We are not great fans of sticking reporters into news stories.
They have no business there.
One does not read a piece in, say, The New York Times that reads "I went to the White House yesterday and I got to ask a question of the President and here is what he told me."
That would be ridiculous.
But we do it in TV news all the time.
Now, that does not mean that the reporter does not deserve credit for their work. Far from it. But just as any newspaper or magazine will give the journalist a byline, so too do we do the same in our video reporting.
This is part and parcel of our longstanding commitment to authorship. As we move from 'team produced' stories - ie, reporter, producer, editor, camera person to personalized reportage - just the journalist and her or his phone - we change the basic nature of television news.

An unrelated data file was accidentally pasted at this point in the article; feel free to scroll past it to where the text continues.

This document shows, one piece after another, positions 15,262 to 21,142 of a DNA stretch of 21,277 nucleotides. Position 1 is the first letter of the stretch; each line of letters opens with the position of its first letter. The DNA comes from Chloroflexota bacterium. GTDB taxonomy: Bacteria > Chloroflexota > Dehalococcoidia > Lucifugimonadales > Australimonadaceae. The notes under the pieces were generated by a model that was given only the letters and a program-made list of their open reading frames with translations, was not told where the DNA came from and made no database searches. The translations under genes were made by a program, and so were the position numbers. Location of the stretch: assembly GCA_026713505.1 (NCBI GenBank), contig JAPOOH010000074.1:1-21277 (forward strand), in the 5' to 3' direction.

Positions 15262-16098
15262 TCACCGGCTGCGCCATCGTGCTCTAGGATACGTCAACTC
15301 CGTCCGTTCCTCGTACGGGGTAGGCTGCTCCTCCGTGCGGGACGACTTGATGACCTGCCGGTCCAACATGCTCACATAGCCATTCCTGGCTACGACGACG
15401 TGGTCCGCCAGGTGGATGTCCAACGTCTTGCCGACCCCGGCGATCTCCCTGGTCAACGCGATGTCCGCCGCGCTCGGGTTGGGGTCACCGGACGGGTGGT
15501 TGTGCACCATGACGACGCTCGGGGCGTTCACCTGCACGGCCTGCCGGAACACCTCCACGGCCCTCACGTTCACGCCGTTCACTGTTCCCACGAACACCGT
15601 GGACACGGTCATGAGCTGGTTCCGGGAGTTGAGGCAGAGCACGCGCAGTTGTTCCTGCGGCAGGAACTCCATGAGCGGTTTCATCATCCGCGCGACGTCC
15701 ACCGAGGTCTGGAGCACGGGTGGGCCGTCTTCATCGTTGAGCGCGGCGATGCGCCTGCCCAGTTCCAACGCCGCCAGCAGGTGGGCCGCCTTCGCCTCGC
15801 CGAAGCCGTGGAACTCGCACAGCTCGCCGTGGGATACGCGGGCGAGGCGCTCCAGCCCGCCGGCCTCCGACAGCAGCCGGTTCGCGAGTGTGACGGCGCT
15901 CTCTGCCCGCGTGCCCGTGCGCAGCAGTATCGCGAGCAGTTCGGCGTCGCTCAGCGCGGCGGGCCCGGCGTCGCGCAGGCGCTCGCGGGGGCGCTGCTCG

"Here is MY story. This is the story that I did. No need then to jam myself into the middle of the story to prove I was here - or to show off how good I am at fencing, for example, something Lester Holt pointlessly did whilst reporting from the Olympics. "Here, gimme that foil and lemme show you what I can do!!" Perhaps next time he will try this with running the 440?
Here's an example of how Itay Hod, an MMJ (trained by us) at Spectrum1 in LA 'authors' and 'bylines' his story:
And here, just as an aside, is a look at how his live throw was received in the control room in LA.